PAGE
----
Notice: Eighth Circuit Rule 28a(k) Governs Citation of Unpublished Opinions and Provides That They Are Not Precedent and Generally Should Not Be Cited Unless Relevant to Establishing the Doctrines of Res Judicata, Collateral Estoppel, the Law of the Case, or if the Opinion Has Persuasive Value on a Material Issue and No Published Opinion Would Serve As Well.david S. Tryon, Appellant, v. James Mccoy; Charles Megerman, Appellees, 994 F.2d 843 (8th Cir. 1993)Annotate this Case
Before McMILLIAN, WOLLMAN, and LOKEN, Circuit Judges.
David S. Tryon, a former jail detainee and now a Missouri prisoner, appeals the district court's1 order granting defendants summary judgment on his privacy claim in this 42 U.S.C. § 1983 action. We affirm.
Tryon alleged that shower conditions at Jackson County Missouri Detention Center amounted to cruel and unusual punishment because female guards and prisoners had an unrestricted view of showering male inmates. Tryon did not specifically allege that female guards and prisoners watched him while he showered. He sought damages and injunctive relief in the form of an order requiring the installation of shower curtains.2 Defendants moved for summary judgment and submitted affidavits averring that any deficiencies in the showers had been corrected by attachment of opaque screens to the glass, that female inmates were not permitted near shower areas for male inmates, that any female guards who viewed inmates showering had a legitimate security reason for doing so, and that any such observation was casual and infrequent, unless the inmates were violating jail rules. When Tryon failed to respond to this showing, the district court granted defendants' motion for summary judgment.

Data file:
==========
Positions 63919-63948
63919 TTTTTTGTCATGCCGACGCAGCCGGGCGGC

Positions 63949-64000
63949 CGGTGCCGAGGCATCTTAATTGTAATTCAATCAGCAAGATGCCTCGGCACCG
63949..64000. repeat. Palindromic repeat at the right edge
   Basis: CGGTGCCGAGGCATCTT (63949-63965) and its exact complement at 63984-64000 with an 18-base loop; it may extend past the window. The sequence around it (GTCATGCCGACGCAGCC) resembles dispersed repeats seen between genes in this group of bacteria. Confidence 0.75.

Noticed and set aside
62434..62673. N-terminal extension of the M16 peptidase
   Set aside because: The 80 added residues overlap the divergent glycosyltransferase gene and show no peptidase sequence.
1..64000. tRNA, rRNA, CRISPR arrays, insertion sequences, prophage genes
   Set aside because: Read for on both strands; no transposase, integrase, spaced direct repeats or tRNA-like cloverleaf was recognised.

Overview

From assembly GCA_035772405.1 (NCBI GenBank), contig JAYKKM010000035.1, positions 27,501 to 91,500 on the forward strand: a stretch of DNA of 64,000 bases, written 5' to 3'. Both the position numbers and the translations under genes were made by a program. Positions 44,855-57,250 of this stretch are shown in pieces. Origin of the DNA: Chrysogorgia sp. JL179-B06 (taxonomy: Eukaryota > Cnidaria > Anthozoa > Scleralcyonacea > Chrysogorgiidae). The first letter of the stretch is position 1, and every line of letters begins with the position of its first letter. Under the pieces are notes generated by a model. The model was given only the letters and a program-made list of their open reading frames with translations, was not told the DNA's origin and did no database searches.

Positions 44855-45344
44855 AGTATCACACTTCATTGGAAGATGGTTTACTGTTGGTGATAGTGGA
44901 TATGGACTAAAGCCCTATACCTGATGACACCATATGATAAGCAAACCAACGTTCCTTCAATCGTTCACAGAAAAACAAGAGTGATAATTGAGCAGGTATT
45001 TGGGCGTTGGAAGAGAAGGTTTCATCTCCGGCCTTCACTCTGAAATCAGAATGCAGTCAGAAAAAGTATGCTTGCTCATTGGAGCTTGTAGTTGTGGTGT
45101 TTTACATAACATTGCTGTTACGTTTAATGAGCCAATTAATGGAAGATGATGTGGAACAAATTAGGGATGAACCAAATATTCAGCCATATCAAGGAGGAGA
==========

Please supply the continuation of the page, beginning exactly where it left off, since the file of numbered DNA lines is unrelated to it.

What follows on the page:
We review a grant of summary judgment de novo and examine the record in the light most favorable to the nonmoving party. United States ex rel. Glass v. Medtronic, Inc., 957 F.2d 605, 607 (8th Cir. 1992). Tryon did not allege in his complaint that female guards had viewed him while he showered, and he did not dispute defendants' statement that female inmates were not permitted near the showers. In Timm v. Gunter, 917 F.2d 1093 (8th Cir. 1990), cert. denied, 111 S. Ct. 2807 (1991), we held that the legitimate penological interest in equal employment opportunity permits the use of female guards, even if prison security interests may require casual and unobtrusive surveillance of male inmates when showering. Given defendants' uncontroverted evidence, the district court properly granted summary judgment dismissing Tryon's damage claims under Timm.
Tryon's argument that the district court erred in not granting a continuance for discovery purposes is without merit. Tryon did not ask the district court to grant a continuance, nor did he seek an opportunity to conduct discovery under Federal Rule of Civil Procedure 56(f). See Wallace v. Dorsey Trailers Southeast, Inc., 849 F.2d 341, 344 (8th Cir. 1988). Tryon also failed to make a sufficient showing that appointed counsel was necessary. We do not consider the additional issues first raised in his reply brief, see Parmenter v. Federal Deposit Ins. Corp., 925 F.2d 1088, 1093 (8th Cir. 1991), which in any event are without merit.
Accordingly, we affirm.